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LOCICERO: Latest conference alignment shake up just more writing on the wall for Marquette, Big East

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It appears now – if there was ever a doubt – that there are no “safe” teams when it comes to conference expansion and realignment.

With Maryland joining the Big Ten Monday for the 2014-15 season and Rutgers expected to do so today, Marquette fans have to wonder, yet again, what the future holds for the Golden Eagles and the Big East.

We’ve known for a long time, probably since West Virginia decided it wanted to move to the Big 12, that the Big East would eventually dissolve or become diluted in some fashion.

Rumors are now floating around about Louisville, Connecticut, South Florida and Cincinnati considering their options to move on. They probably have been considering it for some time.

Maryland was a charter member of the Atlantic Coast Conference in 1953. But an exit fee of $50 million won’t be enough to prevent the Terrapins from moving on from a conference they have been a part of for almost 60 years.

The school must have had some inkling that it was considering moving on, because it voted, along with Florida State, to keep the exit fee at $20 million in September.

Maryland’s move also has to be quite a shock for the ACC after it added Notre Dame, Syracuse and Pittsburgh in the past year. What does this mean for the future of that conference?

As of press time, there was no information available on what Rutgers would be asked to pay as an exit fee from the Big East, but Notre Dame was required to pay just $5 million to leave in September.

If anyone needed any clarification on how much more powerful the ACC is than the Big East, look no further than that $50 million to $5 million disparity between the conferences’ exit fees.

Maryland regent Patricia Fiorestano said the school perceived the Big Ten’s future as “brighter” than the ACC. If the ACC’s future is bleak, what does that mean for the Big East?

Maryland had to cut funding from seven teams this season as a result of a massive budget deficit, according to CBS Sports. The Big Ten will renegotiate with the Big Ten Network in 2017, which should result in a healthier cut for the Terps than they got with the ACC.

“I did it to guarantee the long-term future of Maryland athletics,” University President Wallace Loh told The Diamondback, Maryland’s student newspaper. “No future president will have to worry about cutting teams or that Maryland athletics will be at risk.”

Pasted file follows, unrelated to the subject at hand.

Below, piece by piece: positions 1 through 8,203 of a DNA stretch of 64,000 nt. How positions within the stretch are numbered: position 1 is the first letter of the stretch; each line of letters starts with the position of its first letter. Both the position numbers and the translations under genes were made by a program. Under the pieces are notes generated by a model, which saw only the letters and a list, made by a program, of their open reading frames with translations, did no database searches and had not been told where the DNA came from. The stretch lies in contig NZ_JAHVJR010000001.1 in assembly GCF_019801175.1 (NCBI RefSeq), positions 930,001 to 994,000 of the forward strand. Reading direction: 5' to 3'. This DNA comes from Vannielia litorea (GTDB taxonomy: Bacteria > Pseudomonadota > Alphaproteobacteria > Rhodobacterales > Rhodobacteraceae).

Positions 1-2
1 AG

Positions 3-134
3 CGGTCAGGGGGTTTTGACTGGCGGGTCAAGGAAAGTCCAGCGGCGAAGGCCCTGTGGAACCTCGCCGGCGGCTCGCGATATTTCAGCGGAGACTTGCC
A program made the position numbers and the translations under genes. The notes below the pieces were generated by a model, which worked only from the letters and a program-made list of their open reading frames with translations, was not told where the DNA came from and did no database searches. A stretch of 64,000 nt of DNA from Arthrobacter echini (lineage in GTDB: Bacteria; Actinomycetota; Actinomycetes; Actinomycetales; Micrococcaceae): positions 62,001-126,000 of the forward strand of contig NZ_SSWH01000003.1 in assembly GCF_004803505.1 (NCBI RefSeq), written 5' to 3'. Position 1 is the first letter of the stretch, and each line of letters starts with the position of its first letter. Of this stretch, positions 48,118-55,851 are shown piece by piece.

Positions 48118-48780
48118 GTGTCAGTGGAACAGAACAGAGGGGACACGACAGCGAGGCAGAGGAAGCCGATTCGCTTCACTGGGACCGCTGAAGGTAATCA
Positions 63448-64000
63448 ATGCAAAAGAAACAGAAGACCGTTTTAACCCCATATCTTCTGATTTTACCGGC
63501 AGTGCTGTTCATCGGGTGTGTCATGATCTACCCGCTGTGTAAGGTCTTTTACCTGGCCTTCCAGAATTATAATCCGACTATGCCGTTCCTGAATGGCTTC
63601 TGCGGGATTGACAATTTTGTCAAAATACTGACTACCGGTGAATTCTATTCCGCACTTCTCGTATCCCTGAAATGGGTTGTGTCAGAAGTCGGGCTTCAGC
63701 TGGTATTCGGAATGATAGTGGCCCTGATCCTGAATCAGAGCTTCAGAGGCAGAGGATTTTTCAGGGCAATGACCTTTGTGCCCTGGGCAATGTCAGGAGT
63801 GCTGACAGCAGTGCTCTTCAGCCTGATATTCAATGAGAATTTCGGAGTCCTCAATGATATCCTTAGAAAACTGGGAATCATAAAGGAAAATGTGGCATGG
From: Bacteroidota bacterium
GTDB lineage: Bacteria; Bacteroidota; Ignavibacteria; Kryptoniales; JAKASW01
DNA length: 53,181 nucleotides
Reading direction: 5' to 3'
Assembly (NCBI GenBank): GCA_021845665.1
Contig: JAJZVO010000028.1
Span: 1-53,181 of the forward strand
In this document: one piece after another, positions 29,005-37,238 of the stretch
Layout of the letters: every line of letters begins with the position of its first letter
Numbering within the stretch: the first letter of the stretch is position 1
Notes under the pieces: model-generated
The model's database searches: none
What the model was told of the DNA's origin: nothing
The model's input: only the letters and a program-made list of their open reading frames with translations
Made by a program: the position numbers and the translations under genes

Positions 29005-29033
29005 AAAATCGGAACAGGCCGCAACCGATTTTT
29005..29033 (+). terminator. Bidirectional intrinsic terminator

If only Marquette student athletes, present and future, had that assurance from University President the Rev. Scott Pilarz or Director of Athletics Larry Williams.

ACC commissioner John Swofford said of Maryland’s departure, “Since the ACC’s inception, they have been an outstanding member of our conference, and we are sorry to see them exit.” Unfortunately, Mr. Swofford, there is no place for loyalty in the cold world of conference realignment.

Another thing that doesn’t seem to matter any more is travel restrictions. Maryland, which will be the Big Ten’s most eastern school, is more than 1,200 miles from Nebraska, the school furthest west in the conference.

Rutgers is about 1,100 miles from Nebraska. Get ready for some long nights and a lot of time away from school, Terrapins and Scarlet Knights players.

To clarify exactly what this means for the remaining members of the Big East, Rutgers’ loss isn’t huge in terms of basketball.

The Scarlet Knights haven’t exactly blown the doors off their opponents in recent years, and they have never won a Big East championship since the conference’s inception in 1979.

But the latest conference realignment proves once again that schools that play football will forever get precedent on where they want to go when realignment talks come up again. If you play football, conferences are going to want you. If you don’t, good luck.

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